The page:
But at the same time, we have to realize there are some allies that are helping Venezuela, and we are talking about countries like Cuba, China, Russia, Iran, and Turkey. I think that the whole Latin American community, and maybe the whole world, should let them very clear that what they are doing is affecting—and it's really affecting the interests of all Latin American countries.
We know that we have already more than 4.5 million refugees, migrants. But probably, the number will double if the situation stays as it is. In the case of Chile, we have received more than 450,000, which is about 2 percent of our population. Compared to U.S., it would be equivalent to 6 million Venezuelans in the U.S.
And we are happy to do so because that's one way to help. But the solution and the final conclusion here should be, we have to make it impossible for the regime to continue.
One thing is that we have to seize all their assets of their main members of this dictatorship, avoid and prevent any moment so that the situation will become more and more difficult for them, and at the same time, we have to help and solidarize and continue with the democratic opposition in Venezuela.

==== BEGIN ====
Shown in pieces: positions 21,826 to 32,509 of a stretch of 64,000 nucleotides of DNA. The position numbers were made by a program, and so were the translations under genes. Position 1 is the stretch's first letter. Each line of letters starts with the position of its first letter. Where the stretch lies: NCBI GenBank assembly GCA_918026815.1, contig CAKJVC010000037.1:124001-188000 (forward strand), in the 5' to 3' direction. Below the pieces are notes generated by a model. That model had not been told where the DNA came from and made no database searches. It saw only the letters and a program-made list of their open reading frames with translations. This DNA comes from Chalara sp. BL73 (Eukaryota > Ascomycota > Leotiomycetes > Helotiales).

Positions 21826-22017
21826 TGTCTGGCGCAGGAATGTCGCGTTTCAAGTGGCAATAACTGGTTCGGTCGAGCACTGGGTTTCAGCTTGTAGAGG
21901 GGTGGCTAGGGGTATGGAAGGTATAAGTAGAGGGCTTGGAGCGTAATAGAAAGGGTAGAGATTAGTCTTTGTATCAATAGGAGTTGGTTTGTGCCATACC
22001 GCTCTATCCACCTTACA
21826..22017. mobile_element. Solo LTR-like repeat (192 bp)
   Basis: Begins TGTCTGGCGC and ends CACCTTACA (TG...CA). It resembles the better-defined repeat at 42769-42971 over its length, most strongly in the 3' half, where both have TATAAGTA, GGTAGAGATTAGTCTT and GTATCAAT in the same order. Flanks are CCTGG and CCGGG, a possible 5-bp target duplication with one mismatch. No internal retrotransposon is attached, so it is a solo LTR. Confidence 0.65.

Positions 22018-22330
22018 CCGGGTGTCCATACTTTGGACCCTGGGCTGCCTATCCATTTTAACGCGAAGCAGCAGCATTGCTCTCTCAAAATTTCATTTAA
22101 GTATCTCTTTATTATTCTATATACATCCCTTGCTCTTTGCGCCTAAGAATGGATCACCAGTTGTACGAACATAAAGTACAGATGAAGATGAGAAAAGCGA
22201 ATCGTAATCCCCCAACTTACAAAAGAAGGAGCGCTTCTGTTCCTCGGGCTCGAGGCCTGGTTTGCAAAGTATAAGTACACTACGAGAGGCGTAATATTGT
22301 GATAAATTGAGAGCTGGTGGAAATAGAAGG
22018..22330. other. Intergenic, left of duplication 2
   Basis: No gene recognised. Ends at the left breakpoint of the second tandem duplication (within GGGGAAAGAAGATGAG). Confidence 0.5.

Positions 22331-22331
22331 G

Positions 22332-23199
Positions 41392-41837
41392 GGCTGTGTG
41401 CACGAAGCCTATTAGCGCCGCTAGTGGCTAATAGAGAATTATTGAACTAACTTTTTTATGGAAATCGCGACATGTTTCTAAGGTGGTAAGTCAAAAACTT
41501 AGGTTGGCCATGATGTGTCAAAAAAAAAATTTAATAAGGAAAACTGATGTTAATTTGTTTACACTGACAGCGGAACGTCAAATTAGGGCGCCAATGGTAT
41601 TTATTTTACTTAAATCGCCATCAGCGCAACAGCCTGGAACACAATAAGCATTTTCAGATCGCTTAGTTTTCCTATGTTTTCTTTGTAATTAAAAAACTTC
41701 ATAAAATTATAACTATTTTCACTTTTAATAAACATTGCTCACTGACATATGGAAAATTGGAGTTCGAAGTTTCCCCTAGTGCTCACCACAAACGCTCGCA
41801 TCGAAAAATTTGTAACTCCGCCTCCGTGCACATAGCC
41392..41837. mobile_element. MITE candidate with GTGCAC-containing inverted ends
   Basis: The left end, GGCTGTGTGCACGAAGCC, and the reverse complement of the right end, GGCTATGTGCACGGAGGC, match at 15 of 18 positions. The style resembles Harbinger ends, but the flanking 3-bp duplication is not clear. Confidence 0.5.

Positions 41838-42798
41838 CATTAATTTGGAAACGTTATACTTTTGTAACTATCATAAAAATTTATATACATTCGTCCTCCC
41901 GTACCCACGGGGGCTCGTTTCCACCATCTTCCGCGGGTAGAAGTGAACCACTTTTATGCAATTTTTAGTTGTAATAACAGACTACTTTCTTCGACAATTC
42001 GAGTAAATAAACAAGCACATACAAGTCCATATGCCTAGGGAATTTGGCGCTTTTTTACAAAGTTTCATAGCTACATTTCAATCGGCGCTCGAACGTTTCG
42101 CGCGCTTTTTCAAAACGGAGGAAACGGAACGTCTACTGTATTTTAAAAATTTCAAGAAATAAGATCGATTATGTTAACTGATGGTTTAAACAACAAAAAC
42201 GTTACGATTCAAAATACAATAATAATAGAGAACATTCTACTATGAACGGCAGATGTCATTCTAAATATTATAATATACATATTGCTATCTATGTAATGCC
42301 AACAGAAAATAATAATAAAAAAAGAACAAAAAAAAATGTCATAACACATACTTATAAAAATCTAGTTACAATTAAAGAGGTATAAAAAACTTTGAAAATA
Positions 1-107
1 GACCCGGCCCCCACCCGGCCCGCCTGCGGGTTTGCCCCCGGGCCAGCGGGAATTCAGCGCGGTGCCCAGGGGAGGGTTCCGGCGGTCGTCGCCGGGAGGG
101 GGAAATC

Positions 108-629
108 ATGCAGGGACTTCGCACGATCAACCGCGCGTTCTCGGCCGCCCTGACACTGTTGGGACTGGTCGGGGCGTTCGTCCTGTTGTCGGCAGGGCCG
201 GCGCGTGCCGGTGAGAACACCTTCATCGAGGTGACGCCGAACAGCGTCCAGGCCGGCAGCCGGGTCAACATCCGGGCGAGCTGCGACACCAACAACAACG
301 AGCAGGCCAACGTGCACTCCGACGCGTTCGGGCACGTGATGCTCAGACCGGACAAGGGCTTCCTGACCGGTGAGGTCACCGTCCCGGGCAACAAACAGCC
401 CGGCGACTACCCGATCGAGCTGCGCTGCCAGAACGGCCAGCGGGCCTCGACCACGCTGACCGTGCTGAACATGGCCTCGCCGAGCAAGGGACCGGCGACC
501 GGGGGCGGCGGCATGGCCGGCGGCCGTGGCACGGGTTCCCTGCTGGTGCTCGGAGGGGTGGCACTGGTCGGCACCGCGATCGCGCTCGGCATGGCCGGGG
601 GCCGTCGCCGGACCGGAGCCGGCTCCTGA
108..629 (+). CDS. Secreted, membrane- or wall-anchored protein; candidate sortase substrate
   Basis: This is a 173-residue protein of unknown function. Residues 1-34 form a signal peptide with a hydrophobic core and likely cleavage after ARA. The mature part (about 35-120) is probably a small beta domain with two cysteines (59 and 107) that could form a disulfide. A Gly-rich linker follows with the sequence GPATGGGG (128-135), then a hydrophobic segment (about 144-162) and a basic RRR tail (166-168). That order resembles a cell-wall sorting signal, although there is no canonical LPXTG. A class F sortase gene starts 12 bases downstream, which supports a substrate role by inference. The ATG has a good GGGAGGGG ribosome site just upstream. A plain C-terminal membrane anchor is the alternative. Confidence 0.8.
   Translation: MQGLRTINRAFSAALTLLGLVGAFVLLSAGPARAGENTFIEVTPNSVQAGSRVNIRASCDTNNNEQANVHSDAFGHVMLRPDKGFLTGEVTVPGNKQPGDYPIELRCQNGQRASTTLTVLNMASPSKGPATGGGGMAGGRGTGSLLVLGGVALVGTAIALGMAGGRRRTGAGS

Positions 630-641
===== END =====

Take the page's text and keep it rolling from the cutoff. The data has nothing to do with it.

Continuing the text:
But I know the situation is very, very difficult. But you know that the night never is so dark that just before dawn. Thank you very much.
Secretary Pompeo. Thank you, President Piñera.
President Moreno, the floor is yours, sir.
President Lenin Moreno Garces of Ecuador. Thank you. My dear colleagues, the ill that brings us here today has to do with the democracy of the world and the stability of our region. It is related specifically to this people: this people who was suffering and the Presidents around the table from countries to which over 4 million migrants have gone; people who are living beings, who wander the streets, they wander our avenues, looking for refuge. They seek a way out. They seek a solution to the problems they face when it comes to hunger, safety, and health. They have been kicked out by this regime. They seek social justice.
However, this regime has been despotic for so many years, and it is due to this. But international action should never be interpreted as intervention. We cannot talk about intervention, because all countries, including Venezuela, have signed all commitments, all agreements related to the democracy of this community.
This is an ethical obligation as well. My colleagues who preceded me have stated this. We are talking about over 4 million people, who are humble people, who have fled, who flee this despotic regime, this criminal regime—the regime of Nicolás Maduro, which is the most corrupt, which harbors terrorists, and where all international criminals go in the end to seek refuge, including those who represented corrupt regimes in our countries.
This is why it is—this meeting is so important. This meeting is important, because I would like to energetically make a call for democracy to be put into place in Venezuela, as it should be in a country that has lived in democracy for so long. They cannot be going through a genocidal regime. The only exit is democracy, democracy with a broad international observation, with no pressure, with no red spots, so that people are able to vote freely.